Trolling tricks

When it comes to catching big tuna a lot of anglers think that cubing produces the best results. However looking back over my records I have noted that all the big bluefin and nearly all the biggest yellowfin including a 71 and 73kg yellowfin were all caught on the troll.

Tuna are fickle creatures. Sometimes they are super aggressive and will snap at anything you troll, while at other times they will be incredibly frustrating ignoring everything on offer. The best approach is to troll a combination of lure types including skirts and deep divers. Skirted marlin lures have probably accounted for more tuna than any other lure but they are not necessarily the best.

My basic spread includes a larger 12 1/2inch lure on the short rigger. Alternately on the long rigger I like to mix it up sometimes a 12 1/2inch lure but at other times a I swap down to a 9 1/2inch lure. On the two flat lines I like to run a deep diver really long well back past the long rigger and then a darker purple coloured 9 1/2inch lure with minimal action in short on the short flatline.

Tuna are really fussy creatures and can become transfixed on certain colours or particular lure action, especially when they are chasing sauris. There is no distinct pattern favoured by tuna and they seem to change their minds daily (must all be females!), so always troll a selection of colours and don’t be afraid to change lures.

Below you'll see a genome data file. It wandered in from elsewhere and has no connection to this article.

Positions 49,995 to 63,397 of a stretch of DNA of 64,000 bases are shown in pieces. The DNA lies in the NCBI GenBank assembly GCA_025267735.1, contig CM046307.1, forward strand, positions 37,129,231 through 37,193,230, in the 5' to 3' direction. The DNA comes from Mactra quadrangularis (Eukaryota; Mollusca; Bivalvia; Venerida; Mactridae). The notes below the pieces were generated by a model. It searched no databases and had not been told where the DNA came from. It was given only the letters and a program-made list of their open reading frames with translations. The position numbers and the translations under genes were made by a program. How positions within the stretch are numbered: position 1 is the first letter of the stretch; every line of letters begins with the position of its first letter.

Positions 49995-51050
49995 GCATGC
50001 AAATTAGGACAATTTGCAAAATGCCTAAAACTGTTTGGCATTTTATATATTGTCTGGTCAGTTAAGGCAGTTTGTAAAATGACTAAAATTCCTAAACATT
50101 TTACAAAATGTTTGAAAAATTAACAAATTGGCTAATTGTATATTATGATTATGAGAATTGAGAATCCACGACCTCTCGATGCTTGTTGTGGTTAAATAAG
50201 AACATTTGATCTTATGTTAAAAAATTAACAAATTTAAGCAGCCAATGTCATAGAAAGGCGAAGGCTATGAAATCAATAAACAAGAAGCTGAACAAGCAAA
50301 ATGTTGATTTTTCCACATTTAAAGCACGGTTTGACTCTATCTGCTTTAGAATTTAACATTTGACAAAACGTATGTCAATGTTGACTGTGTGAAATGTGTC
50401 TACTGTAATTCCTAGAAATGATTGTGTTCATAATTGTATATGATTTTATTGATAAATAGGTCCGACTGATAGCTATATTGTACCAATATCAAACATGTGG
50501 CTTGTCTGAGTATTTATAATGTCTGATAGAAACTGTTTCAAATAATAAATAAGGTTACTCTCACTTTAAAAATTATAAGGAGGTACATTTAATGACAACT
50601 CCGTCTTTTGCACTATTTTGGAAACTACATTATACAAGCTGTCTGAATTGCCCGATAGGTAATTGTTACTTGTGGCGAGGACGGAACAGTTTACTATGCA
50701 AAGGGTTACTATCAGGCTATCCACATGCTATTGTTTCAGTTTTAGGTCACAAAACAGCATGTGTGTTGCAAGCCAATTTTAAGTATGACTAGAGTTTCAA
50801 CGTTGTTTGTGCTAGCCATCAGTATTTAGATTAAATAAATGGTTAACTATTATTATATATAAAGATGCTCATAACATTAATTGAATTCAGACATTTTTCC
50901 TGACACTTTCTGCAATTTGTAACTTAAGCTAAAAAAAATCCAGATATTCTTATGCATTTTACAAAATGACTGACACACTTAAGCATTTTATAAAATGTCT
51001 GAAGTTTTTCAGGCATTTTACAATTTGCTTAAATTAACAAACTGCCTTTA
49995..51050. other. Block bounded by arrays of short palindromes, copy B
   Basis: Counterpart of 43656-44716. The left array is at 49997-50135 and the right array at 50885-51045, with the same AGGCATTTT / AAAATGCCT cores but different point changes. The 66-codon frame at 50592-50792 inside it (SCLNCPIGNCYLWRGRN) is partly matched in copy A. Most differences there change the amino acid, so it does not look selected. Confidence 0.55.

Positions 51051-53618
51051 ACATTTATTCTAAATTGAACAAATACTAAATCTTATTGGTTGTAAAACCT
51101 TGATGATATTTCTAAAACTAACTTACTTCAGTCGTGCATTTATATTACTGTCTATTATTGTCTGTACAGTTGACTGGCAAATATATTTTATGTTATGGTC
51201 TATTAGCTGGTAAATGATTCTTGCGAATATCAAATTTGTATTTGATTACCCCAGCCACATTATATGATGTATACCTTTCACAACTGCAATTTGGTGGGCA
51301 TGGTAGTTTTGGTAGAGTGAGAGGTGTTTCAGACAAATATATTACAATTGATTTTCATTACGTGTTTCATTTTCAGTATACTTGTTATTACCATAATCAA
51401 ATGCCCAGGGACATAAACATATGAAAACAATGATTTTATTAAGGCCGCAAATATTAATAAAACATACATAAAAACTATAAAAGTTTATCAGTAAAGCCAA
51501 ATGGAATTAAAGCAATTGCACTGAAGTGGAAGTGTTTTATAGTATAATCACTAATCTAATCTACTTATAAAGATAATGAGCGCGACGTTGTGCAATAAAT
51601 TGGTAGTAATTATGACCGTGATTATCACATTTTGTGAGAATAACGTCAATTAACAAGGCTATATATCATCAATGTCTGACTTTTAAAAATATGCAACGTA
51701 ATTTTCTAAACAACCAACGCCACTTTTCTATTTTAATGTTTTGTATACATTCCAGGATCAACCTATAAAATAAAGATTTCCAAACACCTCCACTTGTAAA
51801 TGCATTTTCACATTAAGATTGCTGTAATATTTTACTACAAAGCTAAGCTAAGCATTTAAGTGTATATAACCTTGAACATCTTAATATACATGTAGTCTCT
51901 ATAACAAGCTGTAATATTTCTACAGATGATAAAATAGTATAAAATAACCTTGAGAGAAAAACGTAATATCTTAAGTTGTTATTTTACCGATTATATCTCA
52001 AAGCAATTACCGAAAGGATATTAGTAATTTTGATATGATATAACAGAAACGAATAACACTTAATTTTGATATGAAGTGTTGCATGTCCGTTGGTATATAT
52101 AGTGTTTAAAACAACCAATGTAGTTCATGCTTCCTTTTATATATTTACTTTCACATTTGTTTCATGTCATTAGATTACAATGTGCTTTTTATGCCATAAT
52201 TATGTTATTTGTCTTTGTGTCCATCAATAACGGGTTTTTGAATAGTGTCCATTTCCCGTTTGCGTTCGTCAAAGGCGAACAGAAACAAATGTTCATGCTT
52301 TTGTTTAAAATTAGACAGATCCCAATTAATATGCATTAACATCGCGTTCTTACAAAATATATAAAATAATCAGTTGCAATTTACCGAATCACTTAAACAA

The best sign for the presence of tuna is obviously seeing them jumping and boiling. Tuna are actually quite easy to spot when they start smashing hitting bait on the surface especially on calmer days so always keep a visual searching the horizon. When you locate surface activity don’t troll through the centre of the feeding fish. Instead drop the lines right back and then get in front of the school and turn the boat at right angles to the action. Get it right and your lures will cut across right in front of the feeding fish. This approach rarely spooks the fish and more often that not works a treat, if you fail to get a bite try swapping lures. Another trick is to let one lure right out the back on its own like a shotgun, all on its own it often attracts attention.

When you do hook up don’t stop, keep trolling. The actions of the hooked tuna will often spur the rest of the school into biting resulting in multiple hook ups. Even when you do have a couple of fish hooked try cranking the remaining lures in at speed to entice even more bites. If you are really keen try free spooling a heavy metal jig down while someone else battles the hooked fish. Cranking it back flat stick will draw some amazing strikes - a new style of jigging! We can change this freespooling a lure back and cranking it in.